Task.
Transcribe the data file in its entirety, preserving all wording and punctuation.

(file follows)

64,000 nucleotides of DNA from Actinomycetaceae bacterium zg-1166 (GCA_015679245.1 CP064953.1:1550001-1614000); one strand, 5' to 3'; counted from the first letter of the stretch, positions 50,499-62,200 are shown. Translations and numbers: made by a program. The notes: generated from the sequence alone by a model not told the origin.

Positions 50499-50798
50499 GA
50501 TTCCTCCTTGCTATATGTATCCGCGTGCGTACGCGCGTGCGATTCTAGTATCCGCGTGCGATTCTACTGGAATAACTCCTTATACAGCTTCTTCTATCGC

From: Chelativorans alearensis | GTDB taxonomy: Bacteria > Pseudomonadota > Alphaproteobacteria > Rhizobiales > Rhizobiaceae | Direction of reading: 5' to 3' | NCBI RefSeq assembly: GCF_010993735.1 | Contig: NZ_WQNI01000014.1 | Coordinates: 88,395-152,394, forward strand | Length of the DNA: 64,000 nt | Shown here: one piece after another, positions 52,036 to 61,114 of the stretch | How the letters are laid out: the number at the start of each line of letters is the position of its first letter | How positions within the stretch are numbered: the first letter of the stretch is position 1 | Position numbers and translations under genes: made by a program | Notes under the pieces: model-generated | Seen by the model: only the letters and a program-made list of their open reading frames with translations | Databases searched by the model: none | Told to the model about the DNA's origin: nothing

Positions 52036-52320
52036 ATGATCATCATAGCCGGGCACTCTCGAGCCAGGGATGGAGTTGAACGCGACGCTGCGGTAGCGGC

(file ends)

64,000 nucleotides of DNA from Actinomycetaceae bacterium zg-1166 (GCA_015679245.1 CP064953.1:1550001-1614000); one strand, 5' to 3'; counted from the first letter of the stretch, positions 50,499-62,200 are shown. Translations and numbers: made by a program. The notes: generated from the sequence alone by a model not told the origin.

Positions 50499-50798
50499 GA
50501 TTCCTCCTTGCTATATGTATCCGCGTGCGTACGCGCGTGCGATTCTAGTATCCGCGTGCGATTCTACTGGAATAACTCCTTATACAGCTTCTTCTATCGC

From: Chelativorans alearensis | GTDB taxonomy: Bacteria > Pseudomonadota > Alphaproteobacteria > Rhizobiales > Rhizobiaceae | Direction of reading: 5' to 3' | NCBI RefSeq assembly: GCF_010993735.1 | Contig: NZ_WQNI01000014.1 | Coordinates: 88,395-152,394, forward strand | Length of the DNA: 64,000 nt | Shown here: one piece after another, positions 52,036 to 61,114 of the stretch | How the letters are laid out: the number at the start of each line of letters is the position of its first letter | How positions within the stretch are numbered: the first letter of the stretch is position 1 | Position numbers and translations under genes: made by a program | Notes under the pieces: model-generated | Seen by the model: only the letters and a program-made list of their open reading frames with translations | Databases searched by the model: none | Told to the model about the DNA's origin: nothing

Positions 52036-52320
52036 ATGATCATCATAGCCGGGCACTCTCGAGCCAGGGATGGAGTTGAACGCGACGCTGCGGTAGCGGC